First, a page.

This said, Delft University of Technology, working with Goodix Technology, seems to have got right up amongst the hi-fi numbers with a 0.18μm BCD prototype IC that achieves 120.9dB dynamic range and -111.2dB peak THD+N.
At full power (10% THD) it can deliver 13W into 8Ω with 90% efficiency, or 23W into 4Ω at 86%.
Ironically, despite having a digital input, it resorts to an analogue signal deep in its heart.
At the front end a capacitive DAC is used to avoid the thermal and 1/f noise found with current-steering or resistive DACs.
This drives a closed-loop Class-D amplifier based on a capacitively-coupled chopper-amplifier topology.
As the DAC output contains DAC images around multiples of the sampling frequency, as well as shaped quantisation noise, attention is paid to the frequency plan to prevent inter-modulation between the DAC output and the various chopping and PWM tones.
The 24bit input is up-sampled to 768kHz (16×48kHz), reduced to 8bit by a digital ΔΣ modulator, then the DAC converts it to analogue for the chopper amplifier and the rest of the Class-D amplifier, which has a 4.992MHz three-level PWM output running from a 14.4V rail. This frequency is the 13th harmonic (therefore odd) of the chopping frequency, avoiding intermodulation of the sidebands.
“However, this also means that PWM frequency is not located at a multiple of samplig frequency [it is 6.5x], so some quantisation noise folding will occur,” said Delft. “Fortunately, the quantisation noise around the PWM frequency is attenuated by the sinc roll-off of the DAC spectrum and the low pass characteristics, so the folded noise is negligible.”
The prototype is 7.5mm2 with the interpolation filter and digital ΔΣ modulator in a separate FPGA.
Problems of using chopper amplifiers in high-dynamic-range operational amplifiers
The next paper in that ISSCC session, also by Delft University of Technology, looked deeply into the problems of using chopper amplifiers in high-dynamic-range operational amplifiers, due to the input and output switches transitioning simultaneously while the signal takes a finite time to pass through the amplifier.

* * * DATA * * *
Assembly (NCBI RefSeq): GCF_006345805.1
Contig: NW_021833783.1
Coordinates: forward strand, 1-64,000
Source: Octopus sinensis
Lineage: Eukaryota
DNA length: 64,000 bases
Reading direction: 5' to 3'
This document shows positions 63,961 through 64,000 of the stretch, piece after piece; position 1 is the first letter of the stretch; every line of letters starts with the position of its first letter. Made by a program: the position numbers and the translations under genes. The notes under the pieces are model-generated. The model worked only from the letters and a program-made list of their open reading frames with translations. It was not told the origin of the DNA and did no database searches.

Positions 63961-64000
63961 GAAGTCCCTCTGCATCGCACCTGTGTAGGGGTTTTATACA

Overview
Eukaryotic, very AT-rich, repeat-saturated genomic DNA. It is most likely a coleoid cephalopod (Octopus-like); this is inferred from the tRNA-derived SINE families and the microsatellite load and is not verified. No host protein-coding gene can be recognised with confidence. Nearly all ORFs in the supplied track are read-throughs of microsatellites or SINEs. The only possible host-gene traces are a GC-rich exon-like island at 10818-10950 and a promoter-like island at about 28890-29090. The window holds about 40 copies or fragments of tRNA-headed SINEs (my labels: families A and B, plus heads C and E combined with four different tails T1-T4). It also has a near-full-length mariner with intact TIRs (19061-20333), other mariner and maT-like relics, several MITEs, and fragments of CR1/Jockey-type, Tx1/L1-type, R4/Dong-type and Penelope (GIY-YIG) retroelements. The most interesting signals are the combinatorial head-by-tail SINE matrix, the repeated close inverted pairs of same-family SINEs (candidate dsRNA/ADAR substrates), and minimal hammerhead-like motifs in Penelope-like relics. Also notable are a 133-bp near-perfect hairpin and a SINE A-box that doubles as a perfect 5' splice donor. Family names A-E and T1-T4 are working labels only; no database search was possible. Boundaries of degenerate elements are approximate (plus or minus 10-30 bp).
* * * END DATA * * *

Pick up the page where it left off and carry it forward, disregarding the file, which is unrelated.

This leads to slightly mis-timed chopping at the output, causing spike-like output errors.
Using two parallel chopper amplifiers, chopped in quadrature, and selecting their outputs alternately, away from the chopping moments, can eliminate these spikes.
Delft instead used one original-quality chopper amplifier, then only used the parallel amplifier briefly around the chopping point of the main amplifier, allowing the 1/f noise and offset specs of the parallel amplifier to be slackened with no drop in overall quality, and te secondary amplifier can be turned off for most of the time to save power.
This team built the amplifier on 0.57mm2 of a 0.18μm BCD process, where it consumes 620μA from 5V, dropping to 530μA when the secondary amplifier is selected.
With the op-amp wired as a buffer, a single 1Vrms 79kHz (~4x Fchop) input evokes a -125.7dB IMD tone at 1kHz (4xFchop – Fin), which is much worse at -102dB if the main amplifier is uesd 100% of the time.
The figures at 39kHz Fin (~2x Fchop) are -128.5dB worsening to 112.8dB.
At Fin <5kHz, IMD tones are below the -140dB noise floor.
Input current is 22.6pA max.
ISSCC 2023 paper 3.1 A 120.9dB DR, -111.2dB THD+N digital-input capacitively-coupled chopper Class-D audio amplifier
ISSCC 2023 paper 3.2 A Chopper-stabilized amplifier with a relaxed fill-in technique and 22.6pA input current
The IEEE International Solid-State Circuits Conference, held annually in San Francisco, is a world showcase for IC-based analogue, digital and RF circuity. It offers an opportunity for IC and circuit design engineers to maintain technical currency, and to network with experts.